Students explore the chemical and physical sciences in a laboratory style environment and participate in a hands on program that involves the children completing a large variety of practical investigations. It is important for students to observe science in action, rather than to simply read or be told about it. With a high emphasis on safe lab procedures, students can be seen utilising an extensive range of equipment working to rediscover the theory that great scientists before them have explored. Our program provides children with a variety of individual and small group experiences. The program is sequenced allowing students to build on their personal knowledge and experiences each year.
To implement the Science program, we use the lab room set up that enables classes to complete projects that require space and specific materials. We have walking access to Edendale Farm (across the road) and the surrounding creek area that enables us to complete field work on a regular basis. The school grounds also provide a science rich environment for students to observe, gather data, and produce reports on their observations.
Our class teachers lead inquiry based sessions with their year level students. All students are involved in a safety induction program at the beginning of each year to ensure that they are well acquainted with correct laboratory procedures. Safety in the lab is paramount and students develop a strong sense of the need for these practices. Procedures are regularly reviewed with students at all levels. These procedures are also designed to assist the students in completing practical investigations to a high standard producing pleasing and often exciting results for them.
During the induction program, the students and program leader work collaboratively to produce some communal expectations of everyone working in the Lab.
The school invested in the conversion of an old space into a new and exciting Science and Cooking Centre. New kitchen appliances were installed as well as a large range of specialist Science equipment being purchased and made available for student use. Students are learning to use digital microscopes and are looking forward to using Bunsen Burners soon. Laboratory coats, goggles and gloves have become standard attire as the students hypothesise and test their theories during their Science lessons each week. Students in the school have access to the program where they use equipment often reserved for use in a secondary school science laboratory. There is an excitement in the air as students can be overheard discussing their latest investigation results. Students learn ...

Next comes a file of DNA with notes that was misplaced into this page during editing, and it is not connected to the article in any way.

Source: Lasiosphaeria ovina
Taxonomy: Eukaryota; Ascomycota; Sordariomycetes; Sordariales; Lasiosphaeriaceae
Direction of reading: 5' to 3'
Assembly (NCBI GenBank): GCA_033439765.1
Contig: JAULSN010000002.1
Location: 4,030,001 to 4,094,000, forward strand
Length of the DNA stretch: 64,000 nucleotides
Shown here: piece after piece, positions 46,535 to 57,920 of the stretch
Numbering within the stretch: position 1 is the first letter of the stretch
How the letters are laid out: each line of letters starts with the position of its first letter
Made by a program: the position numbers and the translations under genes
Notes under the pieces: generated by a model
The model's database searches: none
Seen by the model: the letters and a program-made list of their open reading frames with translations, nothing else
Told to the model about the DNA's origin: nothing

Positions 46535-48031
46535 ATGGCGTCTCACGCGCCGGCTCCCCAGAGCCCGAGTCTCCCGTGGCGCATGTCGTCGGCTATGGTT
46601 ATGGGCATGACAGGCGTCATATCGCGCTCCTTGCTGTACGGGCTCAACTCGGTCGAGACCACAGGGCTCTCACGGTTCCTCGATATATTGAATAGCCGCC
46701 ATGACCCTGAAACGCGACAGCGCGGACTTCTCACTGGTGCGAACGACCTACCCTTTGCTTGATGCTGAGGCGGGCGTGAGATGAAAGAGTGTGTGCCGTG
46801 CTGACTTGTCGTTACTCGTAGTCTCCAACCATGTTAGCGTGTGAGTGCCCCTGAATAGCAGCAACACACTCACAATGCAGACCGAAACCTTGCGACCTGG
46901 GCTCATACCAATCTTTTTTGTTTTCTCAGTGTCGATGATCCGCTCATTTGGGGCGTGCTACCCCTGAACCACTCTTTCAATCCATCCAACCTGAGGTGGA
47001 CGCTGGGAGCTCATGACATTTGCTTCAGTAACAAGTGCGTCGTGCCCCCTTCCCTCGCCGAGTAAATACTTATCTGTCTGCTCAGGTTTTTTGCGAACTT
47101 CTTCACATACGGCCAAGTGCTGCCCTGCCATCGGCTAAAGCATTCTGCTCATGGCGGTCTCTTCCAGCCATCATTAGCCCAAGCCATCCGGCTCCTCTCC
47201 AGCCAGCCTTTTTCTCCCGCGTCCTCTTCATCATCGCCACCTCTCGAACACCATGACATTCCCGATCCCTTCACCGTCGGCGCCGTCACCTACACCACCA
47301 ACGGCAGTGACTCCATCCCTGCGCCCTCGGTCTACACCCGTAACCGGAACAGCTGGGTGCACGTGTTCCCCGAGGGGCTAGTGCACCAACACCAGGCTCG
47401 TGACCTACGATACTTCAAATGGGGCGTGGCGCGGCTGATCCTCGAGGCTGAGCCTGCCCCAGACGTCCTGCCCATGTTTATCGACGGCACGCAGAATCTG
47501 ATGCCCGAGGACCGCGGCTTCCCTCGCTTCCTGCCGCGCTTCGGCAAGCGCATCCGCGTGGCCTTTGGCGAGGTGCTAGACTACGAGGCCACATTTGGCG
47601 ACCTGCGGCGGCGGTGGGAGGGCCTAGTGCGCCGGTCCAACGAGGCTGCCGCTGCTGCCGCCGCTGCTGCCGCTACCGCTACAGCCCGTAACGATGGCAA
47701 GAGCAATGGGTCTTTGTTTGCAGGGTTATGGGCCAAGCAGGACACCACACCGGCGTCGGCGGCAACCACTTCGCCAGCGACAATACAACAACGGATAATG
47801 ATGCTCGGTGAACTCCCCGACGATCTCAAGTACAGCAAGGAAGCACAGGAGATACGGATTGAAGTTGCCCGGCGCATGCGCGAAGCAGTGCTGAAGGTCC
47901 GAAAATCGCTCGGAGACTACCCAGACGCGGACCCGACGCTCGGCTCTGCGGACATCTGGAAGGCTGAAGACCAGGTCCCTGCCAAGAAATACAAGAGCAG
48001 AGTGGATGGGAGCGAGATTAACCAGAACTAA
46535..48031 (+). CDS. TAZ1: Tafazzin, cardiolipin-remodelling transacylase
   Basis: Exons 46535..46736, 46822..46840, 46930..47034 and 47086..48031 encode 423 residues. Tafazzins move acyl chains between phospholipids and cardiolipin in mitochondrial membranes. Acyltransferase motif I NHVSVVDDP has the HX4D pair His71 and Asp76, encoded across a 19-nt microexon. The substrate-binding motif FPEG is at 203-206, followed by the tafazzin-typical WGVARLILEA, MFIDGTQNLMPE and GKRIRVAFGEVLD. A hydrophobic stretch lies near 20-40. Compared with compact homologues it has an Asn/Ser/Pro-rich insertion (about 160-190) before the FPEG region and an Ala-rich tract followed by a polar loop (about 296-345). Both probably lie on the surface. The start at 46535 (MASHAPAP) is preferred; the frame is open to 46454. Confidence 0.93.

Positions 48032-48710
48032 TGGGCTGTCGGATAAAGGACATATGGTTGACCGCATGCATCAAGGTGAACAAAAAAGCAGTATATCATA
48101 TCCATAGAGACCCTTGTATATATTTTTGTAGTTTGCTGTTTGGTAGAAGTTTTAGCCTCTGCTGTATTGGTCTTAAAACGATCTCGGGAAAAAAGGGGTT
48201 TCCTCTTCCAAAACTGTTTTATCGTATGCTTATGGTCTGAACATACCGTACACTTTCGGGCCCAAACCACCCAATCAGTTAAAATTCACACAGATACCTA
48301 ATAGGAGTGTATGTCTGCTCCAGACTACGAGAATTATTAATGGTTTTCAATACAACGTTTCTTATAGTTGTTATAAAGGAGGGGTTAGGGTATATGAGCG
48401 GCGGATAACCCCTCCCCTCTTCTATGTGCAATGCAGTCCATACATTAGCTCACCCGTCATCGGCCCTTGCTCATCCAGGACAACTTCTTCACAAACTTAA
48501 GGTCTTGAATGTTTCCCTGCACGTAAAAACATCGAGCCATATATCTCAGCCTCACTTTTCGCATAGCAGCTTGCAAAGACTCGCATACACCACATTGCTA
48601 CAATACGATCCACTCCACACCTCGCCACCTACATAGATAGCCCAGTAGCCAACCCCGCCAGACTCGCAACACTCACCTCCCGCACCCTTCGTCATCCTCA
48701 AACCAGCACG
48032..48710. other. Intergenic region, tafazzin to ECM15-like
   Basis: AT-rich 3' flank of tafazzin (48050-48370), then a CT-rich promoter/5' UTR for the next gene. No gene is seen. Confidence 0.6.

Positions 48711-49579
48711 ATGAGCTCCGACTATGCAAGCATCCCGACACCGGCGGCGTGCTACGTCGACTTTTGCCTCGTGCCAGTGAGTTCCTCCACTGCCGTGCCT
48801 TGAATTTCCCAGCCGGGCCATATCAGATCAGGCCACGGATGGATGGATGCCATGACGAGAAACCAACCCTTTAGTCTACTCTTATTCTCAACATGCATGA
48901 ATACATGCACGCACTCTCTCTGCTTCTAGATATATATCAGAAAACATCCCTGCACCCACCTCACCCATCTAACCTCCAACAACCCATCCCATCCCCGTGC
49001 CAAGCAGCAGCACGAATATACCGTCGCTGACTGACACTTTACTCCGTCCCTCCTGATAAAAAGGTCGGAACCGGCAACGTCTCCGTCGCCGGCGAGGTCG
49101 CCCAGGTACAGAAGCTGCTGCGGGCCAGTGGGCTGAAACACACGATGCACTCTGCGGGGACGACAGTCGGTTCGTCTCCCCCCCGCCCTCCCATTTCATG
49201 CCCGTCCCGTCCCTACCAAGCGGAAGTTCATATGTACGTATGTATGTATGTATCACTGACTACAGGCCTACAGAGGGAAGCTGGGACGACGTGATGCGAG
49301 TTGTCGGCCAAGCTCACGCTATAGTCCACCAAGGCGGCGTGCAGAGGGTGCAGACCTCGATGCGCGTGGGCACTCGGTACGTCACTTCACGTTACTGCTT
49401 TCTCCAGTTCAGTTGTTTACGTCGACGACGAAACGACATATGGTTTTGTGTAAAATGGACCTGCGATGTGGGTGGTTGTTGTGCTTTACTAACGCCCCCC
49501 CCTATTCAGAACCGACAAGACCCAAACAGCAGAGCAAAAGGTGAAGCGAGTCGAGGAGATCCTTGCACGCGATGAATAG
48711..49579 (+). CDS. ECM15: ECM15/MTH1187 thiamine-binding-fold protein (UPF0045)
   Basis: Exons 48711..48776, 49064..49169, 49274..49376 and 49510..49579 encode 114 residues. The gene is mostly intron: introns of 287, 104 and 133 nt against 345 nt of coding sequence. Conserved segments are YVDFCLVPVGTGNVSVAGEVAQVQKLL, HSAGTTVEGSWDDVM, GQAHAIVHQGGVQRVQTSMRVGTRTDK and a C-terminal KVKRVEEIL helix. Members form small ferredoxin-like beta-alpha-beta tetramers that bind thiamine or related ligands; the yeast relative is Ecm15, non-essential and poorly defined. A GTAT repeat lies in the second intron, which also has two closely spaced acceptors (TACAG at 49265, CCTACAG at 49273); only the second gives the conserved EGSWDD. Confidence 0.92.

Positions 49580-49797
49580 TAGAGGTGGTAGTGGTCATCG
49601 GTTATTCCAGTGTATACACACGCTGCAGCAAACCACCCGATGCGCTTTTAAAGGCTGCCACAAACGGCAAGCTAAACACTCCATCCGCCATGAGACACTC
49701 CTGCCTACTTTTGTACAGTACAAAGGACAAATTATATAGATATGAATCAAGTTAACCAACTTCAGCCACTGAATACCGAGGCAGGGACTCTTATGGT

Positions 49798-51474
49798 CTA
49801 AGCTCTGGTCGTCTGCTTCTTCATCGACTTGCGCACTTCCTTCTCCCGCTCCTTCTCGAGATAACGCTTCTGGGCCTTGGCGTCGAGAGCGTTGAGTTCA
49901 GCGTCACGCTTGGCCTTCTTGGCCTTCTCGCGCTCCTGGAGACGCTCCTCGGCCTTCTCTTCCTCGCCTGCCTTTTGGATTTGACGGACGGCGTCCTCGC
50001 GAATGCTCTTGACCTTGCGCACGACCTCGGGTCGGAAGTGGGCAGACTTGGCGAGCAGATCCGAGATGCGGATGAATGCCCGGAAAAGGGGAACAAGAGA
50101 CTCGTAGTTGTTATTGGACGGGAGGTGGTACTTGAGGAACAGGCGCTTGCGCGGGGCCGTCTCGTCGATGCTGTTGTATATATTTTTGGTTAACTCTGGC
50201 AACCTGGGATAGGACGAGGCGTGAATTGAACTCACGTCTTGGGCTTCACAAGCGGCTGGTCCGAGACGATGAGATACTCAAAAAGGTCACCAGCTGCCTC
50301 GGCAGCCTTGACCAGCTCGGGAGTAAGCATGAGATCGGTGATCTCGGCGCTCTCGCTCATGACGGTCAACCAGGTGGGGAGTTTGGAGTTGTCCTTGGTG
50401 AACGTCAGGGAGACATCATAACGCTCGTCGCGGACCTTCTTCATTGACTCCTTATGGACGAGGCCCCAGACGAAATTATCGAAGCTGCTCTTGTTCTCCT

Students have been wearing lab coats, goggles and gloves as they begin to investigate how the scientific world works.
Our level 3 and 4 students have been put through an extensive safety induction where they have been taught to identify and rectify potential hazardous situations in the laboratory environment. They were also treated to a unique laboratory safety video in which they were very quick to spot the hazards.
Have a look and see how quick you are to spot the hazardous conditions at www.youtube.com/watch?v=cr7roogzM8c.
Students were then put to the test with their first investigation and safely created borax crystals.
An abundance of exciting equipment is making its way into the lab. Test tubes, bunsen burners, digital microscopes, light boxes and many other tools will be available for students to explore with this year. The digital microscope will be introduced this term and students will be able to use it to create slides for use with the class. One exciting feature of this new piece is that students will be able to use the projector to share their images with the class. This will be of particular interest to the level 3 students who are investigating living things.
We invite you to come and check out this new and exciting space!
Students investigate the chemical sciences areas of materials and the physical science area of movement. Both programs are literacy based as well as involving some initiating practical investigations. In the materials unit, students learn about natural and synthetic materials. Sorting and classifying materials according to their origin, properties and purpose. A collage project is one exciting feature of this unit.
In the movement unit, the students study the way objects move. They explore whether size or shape are factors in the way an object moves. This unit includes many practical investigations carried out in a whole class setting. Basic scientific language pertaining to laboratory practices is introduced at this level.
The two key areas of exploration build upon the knowledge and experiences that the students gained in the Foundation (Prep) year. Students explore how everyday materials can be physically changed in a variety of ways. This unit involves a wide range of practical investigations carried out in both the Lab and the schoolyard.